On August 10, 2018, the Department of Labor’s Office of Federal Contract Compliance Programs issued a new directive that could make it easier for any federal contractors to use religion to justify employment discrimination. The directive supersedes Obama-era guidance on an existing, narrow religious exemption. The guidance explained that the exemption only permits faith-based contractors to favor people in hiring who are the same faith and does not sanction discrimination on the basis of race, color, sex, sexual orientation, gender identity, national origin, or disability. The directive also cherry-picked principles from Supreme Court cases—Hobby Lobby, Trinity Lutheran, and Masterpiece—that would result in significantly broader religious exemptions for “religion-exercising” contractors. The office is also drafting regulations to implement this troubling directive.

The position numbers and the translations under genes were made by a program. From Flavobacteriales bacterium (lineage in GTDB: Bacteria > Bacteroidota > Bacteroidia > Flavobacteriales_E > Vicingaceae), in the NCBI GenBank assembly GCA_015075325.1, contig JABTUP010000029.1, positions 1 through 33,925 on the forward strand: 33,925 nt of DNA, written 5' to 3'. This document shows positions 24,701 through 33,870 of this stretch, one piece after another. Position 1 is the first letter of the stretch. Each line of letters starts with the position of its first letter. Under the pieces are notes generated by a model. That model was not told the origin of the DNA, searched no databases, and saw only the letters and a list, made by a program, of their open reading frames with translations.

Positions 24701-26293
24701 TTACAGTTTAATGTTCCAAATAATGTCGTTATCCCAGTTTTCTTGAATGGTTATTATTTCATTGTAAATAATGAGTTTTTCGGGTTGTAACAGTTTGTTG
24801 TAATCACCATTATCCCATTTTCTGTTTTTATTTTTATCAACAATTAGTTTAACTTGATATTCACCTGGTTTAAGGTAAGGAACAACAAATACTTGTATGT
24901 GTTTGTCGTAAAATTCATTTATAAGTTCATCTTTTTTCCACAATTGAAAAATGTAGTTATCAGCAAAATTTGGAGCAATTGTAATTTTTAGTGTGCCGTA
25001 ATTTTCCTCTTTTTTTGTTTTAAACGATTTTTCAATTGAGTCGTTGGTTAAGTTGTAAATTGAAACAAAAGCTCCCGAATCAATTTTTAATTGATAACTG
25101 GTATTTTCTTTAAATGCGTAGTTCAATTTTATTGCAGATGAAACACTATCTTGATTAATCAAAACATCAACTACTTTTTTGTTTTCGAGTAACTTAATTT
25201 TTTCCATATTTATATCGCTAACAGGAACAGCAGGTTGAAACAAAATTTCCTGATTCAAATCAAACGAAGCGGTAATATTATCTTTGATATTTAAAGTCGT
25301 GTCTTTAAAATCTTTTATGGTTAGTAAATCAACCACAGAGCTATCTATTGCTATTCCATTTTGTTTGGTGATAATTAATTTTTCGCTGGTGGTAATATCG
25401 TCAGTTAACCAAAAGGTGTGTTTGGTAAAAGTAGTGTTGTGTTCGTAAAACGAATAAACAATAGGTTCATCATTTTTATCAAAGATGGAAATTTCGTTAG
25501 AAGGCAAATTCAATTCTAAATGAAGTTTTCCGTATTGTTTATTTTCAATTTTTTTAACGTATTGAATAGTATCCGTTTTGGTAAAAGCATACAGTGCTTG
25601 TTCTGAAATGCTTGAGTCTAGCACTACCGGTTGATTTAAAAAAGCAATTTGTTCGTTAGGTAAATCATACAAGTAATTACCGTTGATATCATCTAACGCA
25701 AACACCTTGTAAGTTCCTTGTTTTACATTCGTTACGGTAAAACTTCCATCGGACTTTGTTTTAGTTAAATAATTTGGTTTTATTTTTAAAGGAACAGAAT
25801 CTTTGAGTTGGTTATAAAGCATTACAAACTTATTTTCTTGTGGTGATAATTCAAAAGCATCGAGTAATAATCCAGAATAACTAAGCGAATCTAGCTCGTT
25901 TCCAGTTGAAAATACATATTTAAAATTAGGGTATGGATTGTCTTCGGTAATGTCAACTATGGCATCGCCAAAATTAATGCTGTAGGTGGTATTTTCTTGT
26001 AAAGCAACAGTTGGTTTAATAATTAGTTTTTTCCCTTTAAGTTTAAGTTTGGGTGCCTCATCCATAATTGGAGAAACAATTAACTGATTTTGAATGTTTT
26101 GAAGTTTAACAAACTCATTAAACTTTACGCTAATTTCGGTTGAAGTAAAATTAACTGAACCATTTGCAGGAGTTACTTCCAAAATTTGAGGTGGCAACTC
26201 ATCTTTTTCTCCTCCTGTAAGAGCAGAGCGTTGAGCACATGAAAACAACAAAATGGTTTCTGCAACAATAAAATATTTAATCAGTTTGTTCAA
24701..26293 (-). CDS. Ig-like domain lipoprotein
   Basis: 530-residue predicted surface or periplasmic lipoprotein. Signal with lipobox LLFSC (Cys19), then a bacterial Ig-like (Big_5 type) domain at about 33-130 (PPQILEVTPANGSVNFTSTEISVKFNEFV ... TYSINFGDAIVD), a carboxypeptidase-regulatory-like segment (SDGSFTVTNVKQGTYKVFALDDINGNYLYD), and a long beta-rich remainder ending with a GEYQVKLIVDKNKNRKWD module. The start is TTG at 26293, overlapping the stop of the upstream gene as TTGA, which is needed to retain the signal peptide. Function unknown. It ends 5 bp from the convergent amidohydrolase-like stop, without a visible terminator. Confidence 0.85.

Our country is strongest when we are all free to believe or not, as we see fit, and to practice our faith without hurting others. This directive could allow taxpayer-funded contractors to use religion to justify discriminating against LGBTQ people, women, and others.  

Status Issued Friday, August 10, 2018

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